I'm having fun again, a simple, naïve kind of fun and the longer the distance from this past terrible summer, the better I feel. Picking up strength. It's just as well, because this year's Art Market will open on 6 December and there's a lot to do.

Sunday, 27 October 2013

explorations in mark-making

I just came across this wonderful video on Pinterest and immediately felt like sharing it with you all. Maybe you have already seen it, I hadn't and I was really moved by its beauty. Simple but exquisite and a beautiful sound track too. I do hope you'll enjoy it.

I think I'll be back soon ♥

Wednesday, 23 October 2013

marks on the parking lot

During summer I worked in the local Tourist Office, that's on the entrance to the village and right behind a large parking lot. Large by our small-village standards, that is. Dozens of cars and trucks park there, especially in summer and on weekends, since the narrow Medieval streets of the village are a pain to drive through and offer very few parking spots. Remember, Susan?

While I worked in the Tourist Office the parking lot, with the unending stream of cars driving in and out, was just a source of stress for me. But the other day I took a walk by there and it was completely empty. Luckily, I had my camera with me, because I suddenly discovered a new unending stream of abstract marks and compositions, left behind by the busy summer months. I clicked away, fascinated by the beauty of my discovery, and the result are about 30 photographs, many of which - to my eyes - look mostly like gestural calligraphy marks on the asphalt. I felt like sharing them here and I hope you'll enjoy them as much as I did. (Click on the first image so you can view a larger-sized sequence of them all.)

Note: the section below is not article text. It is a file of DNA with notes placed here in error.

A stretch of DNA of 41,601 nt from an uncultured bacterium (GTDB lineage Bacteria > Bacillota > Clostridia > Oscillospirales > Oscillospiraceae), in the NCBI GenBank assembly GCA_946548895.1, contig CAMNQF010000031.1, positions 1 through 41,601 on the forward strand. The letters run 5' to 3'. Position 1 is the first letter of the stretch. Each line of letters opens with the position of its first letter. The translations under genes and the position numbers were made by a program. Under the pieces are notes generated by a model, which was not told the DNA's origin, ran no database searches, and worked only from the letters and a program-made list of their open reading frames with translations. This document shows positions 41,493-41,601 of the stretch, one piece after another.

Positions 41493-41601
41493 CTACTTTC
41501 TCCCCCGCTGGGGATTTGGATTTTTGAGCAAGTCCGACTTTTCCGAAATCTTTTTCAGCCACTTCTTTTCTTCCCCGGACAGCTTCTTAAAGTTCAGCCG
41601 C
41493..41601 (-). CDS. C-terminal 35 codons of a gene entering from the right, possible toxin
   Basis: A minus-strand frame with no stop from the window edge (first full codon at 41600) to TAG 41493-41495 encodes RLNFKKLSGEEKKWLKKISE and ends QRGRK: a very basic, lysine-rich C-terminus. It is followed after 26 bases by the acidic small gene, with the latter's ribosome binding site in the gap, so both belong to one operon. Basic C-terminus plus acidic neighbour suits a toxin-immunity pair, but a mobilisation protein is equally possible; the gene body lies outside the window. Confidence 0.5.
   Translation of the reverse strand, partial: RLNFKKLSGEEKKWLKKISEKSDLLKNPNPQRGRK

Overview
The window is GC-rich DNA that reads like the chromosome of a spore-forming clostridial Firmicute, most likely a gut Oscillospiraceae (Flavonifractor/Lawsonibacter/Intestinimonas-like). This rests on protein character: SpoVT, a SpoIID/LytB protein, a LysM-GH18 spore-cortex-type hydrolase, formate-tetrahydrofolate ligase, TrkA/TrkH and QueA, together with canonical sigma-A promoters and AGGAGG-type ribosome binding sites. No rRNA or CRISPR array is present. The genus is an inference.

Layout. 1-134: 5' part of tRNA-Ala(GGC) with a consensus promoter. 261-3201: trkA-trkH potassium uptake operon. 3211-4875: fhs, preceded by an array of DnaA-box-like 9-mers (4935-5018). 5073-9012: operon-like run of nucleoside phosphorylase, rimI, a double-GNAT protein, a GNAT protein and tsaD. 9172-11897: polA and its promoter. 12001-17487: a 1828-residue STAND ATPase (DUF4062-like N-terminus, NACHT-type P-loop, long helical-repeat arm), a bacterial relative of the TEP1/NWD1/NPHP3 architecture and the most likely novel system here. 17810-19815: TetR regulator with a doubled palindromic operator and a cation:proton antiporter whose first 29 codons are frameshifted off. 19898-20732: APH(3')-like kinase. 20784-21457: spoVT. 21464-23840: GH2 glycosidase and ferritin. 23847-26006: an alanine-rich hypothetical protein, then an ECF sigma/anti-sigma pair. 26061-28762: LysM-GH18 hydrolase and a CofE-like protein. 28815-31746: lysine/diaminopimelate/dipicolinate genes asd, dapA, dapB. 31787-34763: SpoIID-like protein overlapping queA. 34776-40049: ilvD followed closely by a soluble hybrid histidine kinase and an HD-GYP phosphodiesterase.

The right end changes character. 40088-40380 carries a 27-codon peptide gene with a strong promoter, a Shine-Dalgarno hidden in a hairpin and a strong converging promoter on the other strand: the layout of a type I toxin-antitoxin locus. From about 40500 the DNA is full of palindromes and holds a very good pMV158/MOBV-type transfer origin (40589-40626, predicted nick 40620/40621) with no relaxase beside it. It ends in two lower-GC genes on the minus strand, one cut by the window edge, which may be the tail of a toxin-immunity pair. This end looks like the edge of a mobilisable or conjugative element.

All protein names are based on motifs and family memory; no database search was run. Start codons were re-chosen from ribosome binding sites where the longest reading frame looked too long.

I never moved any of the objects to place them in a more 'convenient' way. I just walked around each 'composition' to find the best frame for shooting.

Dark rubber marks, probably left by the tires of a heavy truck. If I had made them with ink on paper, I would be proud of them.

Same marks, different composition. A friend immediately saw a tree here, another one saw a scorpion...

Little blackened stones and tire marks engraved onto the pavement. And a delightful ochre-coloured stain on the lower right corner of the image.

I wish I had painted this one...

I promise I didn't create this composition intentionally.

There is a Milky Way in the sky and an Inky Way under my feet...

Now if that isn't an F!

I also love the colour palette: blacks, whites, ochres and siennas.

This is one of my favourites...

Same leaf in both images. It was blown over by a passing car and went to rest next to a blot of asphalt.

A piece of paper run over and flattened by a truck...

Coffee stains, maybe?

Traces of the white paint used to mark the parking spaces...

There is a bus stop at the end of the parking lot. The sun projected the shadows of its methacrylate panels on the pavement.

And the photographer at work...

I'm still mostly quiet but seem to be recovering an artist's view on things. It's a good sign. Love you all.